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Hands-on with Notes 4 in El Capitan

Roman Loyola | July 20, 2015
Apple's Notes is reportedly one of the most popular apps on the Mac. Makes sense, since it comes with every Mac and it syncs between your Macs and iOS devices. It's a lightweight app good for jotting things down.

notes4 mac icon

Apple's Notes is reportedly one of the most popular apps on the Mac. Makes sense, since it comes with every Mac and it syncs between your Macs and iOS devices. It's a lightweight app good for jotting things down.

I stopped using Notes a long time ago in favor of Evernote. I don't think I'm going to drop Evernote anytime soon; I have too many notes saved in Evernote to completely abandon it. But I am interested in the new features in Notes 4 to see how it can fit into my workflow.

Jason Snell took a look at Notes 4 in his first look of the El Capitan public beta. Here, I'll take a closer look at the changes and new features. This is beta software, so things in Notes 4 can change between now and the final release. This article will be updated to reflect any changes.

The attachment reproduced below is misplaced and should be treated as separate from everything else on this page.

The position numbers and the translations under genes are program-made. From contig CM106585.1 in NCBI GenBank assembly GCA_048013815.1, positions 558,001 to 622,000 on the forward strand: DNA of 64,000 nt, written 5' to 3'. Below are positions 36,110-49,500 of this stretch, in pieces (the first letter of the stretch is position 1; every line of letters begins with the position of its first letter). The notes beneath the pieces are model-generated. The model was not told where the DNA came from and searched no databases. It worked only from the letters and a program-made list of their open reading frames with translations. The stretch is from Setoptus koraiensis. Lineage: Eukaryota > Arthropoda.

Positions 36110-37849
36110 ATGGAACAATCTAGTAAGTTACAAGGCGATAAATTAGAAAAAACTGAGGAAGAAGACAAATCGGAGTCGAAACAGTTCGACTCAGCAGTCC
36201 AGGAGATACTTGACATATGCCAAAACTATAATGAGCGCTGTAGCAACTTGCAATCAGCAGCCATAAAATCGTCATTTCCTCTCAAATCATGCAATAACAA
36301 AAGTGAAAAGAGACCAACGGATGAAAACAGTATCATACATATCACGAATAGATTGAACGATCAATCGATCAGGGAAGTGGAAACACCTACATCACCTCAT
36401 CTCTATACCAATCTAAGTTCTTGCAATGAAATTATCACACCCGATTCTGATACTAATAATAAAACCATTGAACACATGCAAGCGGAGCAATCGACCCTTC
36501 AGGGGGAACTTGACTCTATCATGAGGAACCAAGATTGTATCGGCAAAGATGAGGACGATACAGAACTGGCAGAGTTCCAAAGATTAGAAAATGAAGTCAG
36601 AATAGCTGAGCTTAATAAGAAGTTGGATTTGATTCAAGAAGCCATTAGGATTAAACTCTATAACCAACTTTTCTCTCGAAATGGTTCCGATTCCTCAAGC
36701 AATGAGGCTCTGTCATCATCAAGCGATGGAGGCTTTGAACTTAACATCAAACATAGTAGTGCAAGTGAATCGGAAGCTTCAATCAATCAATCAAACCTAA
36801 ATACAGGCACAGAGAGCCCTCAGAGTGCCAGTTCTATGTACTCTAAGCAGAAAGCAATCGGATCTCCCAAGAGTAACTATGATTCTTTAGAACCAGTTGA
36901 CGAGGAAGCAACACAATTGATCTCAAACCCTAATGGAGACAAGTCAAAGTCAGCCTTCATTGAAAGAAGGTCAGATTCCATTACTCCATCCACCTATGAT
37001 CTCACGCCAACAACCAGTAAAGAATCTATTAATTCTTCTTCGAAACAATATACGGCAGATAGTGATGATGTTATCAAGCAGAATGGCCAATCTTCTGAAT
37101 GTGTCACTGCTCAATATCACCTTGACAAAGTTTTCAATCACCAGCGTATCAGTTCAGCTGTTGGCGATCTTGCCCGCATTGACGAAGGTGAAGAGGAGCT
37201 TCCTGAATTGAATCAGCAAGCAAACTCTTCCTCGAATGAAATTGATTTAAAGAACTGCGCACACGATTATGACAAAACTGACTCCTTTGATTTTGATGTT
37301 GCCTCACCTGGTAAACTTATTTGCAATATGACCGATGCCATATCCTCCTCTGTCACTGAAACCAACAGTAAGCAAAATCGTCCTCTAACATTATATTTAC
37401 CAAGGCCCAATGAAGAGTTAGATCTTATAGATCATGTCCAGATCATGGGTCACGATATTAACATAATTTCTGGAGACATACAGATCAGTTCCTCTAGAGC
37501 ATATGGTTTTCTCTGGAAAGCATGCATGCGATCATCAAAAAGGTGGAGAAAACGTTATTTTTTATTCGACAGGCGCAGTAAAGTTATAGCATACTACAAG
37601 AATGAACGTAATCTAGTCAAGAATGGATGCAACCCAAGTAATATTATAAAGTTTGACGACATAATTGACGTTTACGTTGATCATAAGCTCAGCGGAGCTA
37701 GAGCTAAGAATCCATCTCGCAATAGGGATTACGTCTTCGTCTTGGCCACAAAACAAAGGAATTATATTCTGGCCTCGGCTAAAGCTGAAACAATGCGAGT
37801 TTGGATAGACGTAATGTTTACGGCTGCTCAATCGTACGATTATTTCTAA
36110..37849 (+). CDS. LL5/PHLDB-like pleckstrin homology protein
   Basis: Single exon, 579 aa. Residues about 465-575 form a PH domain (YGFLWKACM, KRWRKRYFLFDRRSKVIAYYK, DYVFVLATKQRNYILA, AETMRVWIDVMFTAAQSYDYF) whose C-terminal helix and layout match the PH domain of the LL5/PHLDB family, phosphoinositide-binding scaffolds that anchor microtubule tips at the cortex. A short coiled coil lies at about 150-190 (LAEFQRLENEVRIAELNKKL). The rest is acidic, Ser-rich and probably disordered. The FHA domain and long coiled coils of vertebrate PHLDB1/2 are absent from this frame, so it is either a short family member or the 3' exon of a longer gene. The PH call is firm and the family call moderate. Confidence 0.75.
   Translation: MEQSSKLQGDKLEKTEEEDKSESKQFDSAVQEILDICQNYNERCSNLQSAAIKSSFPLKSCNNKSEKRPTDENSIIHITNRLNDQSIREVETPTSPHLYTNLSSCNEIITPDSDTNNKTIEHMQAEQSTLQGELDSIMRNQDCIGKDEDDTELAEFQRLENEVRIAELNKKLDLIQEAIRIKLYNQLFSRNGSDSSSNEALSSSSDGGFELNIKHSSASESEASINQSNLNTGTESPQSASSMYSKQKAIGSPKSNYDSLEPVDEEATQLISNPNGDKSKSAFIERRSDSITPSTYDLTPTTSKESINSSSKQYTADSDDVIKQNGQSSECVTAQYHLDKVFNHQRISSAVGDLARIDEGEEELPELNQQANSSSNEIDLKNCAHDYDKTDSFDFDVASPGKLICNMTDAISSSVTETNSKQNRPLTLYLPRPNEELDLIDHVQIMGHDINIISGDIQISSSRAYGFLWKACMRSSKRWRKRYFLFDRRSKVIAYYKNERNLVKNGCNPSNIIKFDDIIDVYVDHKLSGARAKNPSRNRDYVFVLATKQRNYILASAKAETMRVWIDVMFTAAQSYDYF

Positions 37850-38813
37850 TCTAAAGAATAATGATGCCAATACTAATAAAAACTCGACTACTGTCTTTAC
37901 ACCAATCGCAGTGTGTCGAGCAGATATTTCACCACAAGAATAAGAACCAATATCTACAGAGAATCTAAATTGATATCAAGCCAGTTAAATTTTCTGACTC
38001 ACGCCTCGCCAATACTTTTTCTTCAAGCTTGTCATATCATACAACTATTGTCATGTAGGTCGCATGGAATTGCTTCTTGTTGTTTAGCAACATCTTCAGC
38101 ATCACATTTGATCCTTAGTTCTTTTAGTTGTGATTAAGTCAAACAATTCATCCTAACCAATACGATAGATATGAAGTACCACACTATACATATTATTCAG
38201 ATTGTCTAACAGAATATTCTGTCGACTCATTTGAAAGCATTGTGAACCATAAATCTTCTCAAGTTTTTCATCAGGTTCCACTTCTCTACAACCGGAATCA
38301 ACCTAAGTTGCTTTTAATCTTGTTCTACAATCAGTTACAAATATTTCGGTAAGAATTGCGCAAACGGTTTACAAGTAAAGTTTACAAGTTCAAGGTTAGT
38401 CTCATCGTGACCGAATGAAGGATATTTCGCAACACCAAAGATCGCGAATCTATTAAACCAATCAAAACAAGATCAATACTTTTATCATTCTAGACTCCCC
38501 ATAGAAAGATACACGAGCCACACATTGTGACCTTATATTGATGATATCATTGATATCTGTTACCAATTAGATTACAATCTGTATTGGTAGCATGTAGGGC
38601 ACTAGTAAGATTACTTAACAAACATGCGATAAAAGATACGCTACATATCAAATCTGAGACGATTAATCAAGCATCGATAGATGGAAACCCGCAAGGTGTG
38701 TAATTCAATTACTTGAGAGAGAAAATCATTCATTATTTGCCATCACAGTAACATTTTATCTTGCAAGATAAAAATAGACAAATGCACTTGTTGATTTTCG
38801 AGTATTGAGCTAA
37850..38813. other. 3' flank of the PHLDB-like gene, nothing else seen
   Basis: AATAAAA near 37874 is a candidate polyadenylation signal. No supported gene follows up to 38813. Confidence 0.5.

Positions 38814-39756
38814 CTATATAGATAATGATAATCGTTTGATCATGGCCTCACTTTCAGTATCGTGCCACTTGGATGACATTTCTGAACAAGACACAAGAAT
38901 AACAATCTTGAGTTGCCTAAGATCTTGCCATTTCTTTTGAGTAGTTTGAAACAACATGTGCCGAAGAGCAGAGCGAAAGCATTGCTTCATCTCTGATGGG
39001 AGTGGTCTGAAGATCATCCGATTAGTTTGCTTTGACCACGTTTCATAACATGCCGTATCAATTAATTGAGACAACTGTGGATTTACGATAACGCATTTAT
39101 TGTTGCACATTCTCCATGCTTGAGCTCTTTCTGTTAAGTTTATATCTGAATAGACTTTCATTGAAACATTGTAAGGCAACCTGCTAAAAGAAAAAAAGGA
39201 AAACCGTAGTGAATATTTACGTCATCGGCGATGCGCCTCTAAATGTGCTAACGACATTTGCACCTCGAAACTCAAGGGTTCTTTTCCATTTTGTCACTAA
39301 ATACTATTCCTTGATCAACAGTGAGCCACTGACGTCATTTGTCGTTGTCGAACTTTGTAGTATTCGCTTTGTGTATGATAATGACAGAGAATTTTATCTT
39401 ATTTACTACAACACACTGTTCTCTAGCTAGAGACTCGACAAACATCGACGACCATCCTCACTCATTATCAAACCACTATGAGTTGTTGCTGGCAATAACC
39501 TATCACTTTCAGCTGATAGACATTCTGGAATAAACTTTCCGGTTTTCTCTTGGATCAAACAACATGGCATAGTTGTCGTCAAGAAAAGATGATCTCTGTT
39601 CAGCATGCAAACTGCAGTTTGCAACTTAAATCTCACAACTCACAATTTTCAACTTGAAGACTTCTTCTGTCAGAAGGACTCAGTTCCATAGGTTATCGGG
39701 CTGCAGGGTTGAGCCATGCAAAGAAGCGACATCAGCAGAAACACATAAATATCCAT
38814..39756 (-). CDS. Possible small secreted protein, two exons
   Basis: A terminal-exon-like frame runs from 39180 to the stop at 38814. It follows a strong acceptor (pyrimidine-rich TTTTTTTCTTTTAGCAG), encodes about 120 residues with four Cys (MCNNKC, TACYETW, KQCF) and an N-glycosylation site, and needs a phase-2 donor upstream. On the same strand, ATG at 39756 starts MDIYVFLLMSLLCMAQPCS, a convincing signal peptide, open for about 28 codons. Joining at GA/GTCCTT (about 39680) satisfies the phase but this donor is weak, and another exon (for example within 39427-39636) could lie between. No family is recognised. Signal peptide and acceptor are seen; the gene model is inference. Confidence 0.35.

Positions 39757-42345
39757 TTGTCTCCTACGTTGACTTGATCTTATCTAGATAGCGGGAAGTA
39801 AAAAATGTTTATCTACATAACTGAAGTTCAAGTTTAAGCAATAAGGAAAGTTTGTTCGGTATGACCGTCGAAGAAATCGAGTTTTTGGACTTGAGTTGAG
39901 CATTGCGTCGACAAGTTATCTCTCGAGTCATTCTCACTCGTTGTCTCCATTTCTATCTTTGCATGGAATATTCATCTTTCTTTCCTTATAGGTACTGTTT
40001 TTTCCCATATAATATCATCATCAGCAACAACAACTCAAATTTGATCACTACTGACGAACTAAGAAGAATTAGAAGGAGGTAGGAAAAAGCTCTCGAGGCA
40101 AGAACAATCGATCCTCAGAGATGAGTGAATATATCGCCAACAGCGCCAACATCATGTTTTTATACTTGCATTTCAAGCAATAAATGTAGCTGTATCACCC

Growing up

Just in case you don't know or forgot, here's what version 3 of Notes on the Mac looks like. (Of course, you can always fire it up yourself. Notes 3 in Yosemite is located in the Applications folder.)

Notes 3 doesn't do a whole lot. Your note entries appear on the left and the contents of each note appears on the right (you can also double-click a note to open it in its own window). The formatting tools are basic. You can add images, but PDFs and other non-image files like audio or video files appear as "inactive" attachments.

Notes 4 allows you to do more. Its user interface is reminiscent of another Apple app, Mail. Notes 4 features three panes, with the left pane of folders, a middle pane showing the notes in the the selected folder, and a viewer on the right. There's a button to hide or show the folders pane, so you can switch between two and three pane views.

The most important change to Notes is that a notes file is more robust. Instead of treating files like videos, audio, and PDFs as if they were attachments, they are "active" in a note. Videos and audio appear in an embedded player and can be played within a note instead of launching an external player. When you drag a PDF into a note, the pages of the PDF appear in the Notes file.

Attachments Browser

Apps like Evernote, Yojimbo, and OneNote are used for notes, but they're often used as a repository for your random bits of data--web links, images, files that you want to use later, but don't really have a place to put them right now.

 

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